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GNU GPERF Utility
Douglas C. Schmidt
last updated 1 November 1989
for version 2.0 Copyright (C) 1989 Free Software Foundation, Inc.
Permission is granted to make and distribute verbatim copies of this manual provided the copyright notice and this permission notice are preserved on all copies.
Permission is granted to copy and distribute modified versions of this
manual under the conditions for verbatim copying, provided also that the
section entitled "GNU
gperf General Public License" is included exactl
in the original, and provided that the entire resulting derived work is
distributed under the terms of a permission notice identical to this one.
Permission is granted to copy and distribute translations of this manual
into another language, under the above conditions for modified versions,
except that the section entitled "GNU
gperf General Public License" ma
included in a translation approved by the author instead of in the original
Copyright (C) 1989 Free Software Foundation, Inc. 675 Mass Ave, Cambridge, MA 02139, USA Everyone is permitted to copy and distribute verbatim copies of this license document, but changing it is not allowed.
The license agreements of most software companies try to keep users at the mercy of those companies. By contrast, our General Public License is intended to guarantee your freedom to share and change free software--to make sure the software is free for all its users. The General Public License applies to the Free Software Foundation's software and to any other program whose authors commit to using it. You can use it for your programs, too.
When we speak of free software, we are referring to freedom, not price. Specifically, the General Public License is designed to make sure that you have the freedom to give away or sell copies of free software, that you receive source code or can get it if you want it, that you can change the software or use pieces of it in new free programs; and that you know you can do these things.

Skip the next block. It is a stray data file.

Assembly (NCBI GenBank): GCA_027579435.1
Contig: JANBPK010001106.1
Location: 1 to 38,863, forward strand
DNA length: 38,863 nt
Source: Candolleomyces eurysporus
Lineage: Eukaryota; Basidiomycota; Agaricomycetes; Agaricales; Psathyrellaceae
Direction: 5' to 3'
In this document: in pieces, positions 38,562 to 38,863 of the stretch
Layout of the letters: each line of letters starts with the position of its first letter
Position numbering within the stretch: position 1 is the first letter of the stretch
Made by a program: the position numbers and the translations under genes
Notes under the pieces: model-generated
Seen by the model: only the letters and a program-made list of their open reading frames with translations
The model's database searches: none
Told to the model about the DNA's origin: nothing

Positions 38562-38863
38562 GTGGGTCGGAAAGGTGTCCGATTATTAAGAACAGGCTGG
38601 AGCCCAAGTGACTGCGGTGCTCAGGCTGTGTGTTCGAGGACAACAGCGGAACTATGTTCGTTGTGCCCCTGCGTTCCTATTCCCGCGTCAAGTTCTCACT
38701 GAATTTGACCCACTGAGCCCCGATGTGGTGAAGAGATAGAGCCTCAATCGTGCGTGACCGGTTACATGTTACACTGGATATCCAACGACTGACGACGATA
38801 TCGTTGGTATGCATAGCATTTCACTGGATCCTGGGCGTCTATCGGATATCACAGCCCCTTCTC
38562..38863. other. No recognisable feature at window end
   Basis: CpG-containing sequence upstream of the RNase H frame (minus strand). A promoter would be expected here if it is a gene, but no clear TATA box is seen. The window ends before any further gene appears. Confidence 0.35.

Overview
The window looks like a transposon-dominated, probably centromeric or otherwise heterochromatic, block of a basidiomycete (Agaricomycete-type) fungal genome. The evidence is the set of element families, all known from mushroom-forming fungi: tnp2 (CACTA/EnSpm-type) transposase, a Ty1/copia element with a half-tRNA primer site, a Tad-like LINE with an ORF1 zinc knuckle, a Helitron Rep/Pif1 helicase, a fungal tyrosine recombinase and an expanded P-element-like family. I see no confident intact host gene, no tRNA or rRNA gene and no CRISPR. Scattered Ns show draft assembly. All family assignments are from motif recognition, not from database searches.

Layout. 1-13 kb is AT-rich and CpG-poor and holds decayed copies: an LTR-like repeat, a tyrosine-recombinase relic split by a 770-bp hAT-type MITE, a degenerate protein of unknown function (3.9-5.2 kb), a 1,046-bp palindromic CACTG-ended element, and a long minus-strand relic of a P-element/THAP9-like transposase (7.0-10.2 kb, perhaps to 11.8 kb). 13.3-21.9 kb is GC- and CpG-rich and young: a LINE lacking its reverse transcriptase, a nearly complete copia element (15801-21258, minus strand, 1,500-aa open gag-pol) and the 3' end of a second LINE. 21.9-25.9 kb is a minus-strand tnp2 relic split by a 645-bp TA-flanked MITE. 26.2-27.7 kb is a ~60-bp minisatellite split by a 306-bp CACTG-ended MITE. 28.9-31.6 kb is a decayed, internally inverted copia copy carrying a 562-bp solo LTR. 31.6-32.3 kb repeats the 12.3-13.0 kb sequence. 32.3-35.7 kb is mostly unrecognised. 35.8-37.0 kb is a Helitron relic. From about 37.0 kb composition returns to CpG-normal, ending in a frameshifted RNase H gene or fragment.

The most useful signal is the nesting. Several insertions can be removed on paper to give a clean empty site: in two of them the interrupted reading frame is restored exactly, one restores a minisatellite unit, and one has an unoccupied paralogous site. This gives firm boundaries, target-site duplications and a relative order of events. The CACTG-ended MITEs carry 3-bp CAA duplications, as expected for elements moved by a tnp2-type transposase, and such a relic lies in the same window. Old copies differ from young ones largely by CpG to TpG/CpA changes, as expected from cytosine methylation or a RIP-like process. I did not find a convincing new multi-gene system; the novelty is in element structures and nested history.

To protect your rights, we need to make restrictions that forbid anyone to deny you these rights or to ask you to surrender the rights. These restrictions translate to certain responsibilities for you if you distribute copies of the software, or if you modify it.
For example, if you distribute copies of a such a program, whether gratis or for a fee, you must give the recipients all the rights that you have. You must make sure that they, too, receive or can get the source code. And you must tell them their rights.
We protect your rights with two steps: (1) copyright the software, and (2) offer you this license which gives you legal permission to copy, distribute and/or modify the software.
Also, for each author's protection and ours, we want to make certain that everyone understands that there is no warranty for this free software. If the software is modified by someone else and passed on, we want its recipients to know that what they have is not the original, so that any problems introduced by others will not reflect on the original authors' reputations.
The precise terms and conditions for copying, distribution and modification follow.
Mere aggregation of another independent work with the Program (or its derivative) on a volume of a storage or distribution medium does not bring the other work under the scope of these terms.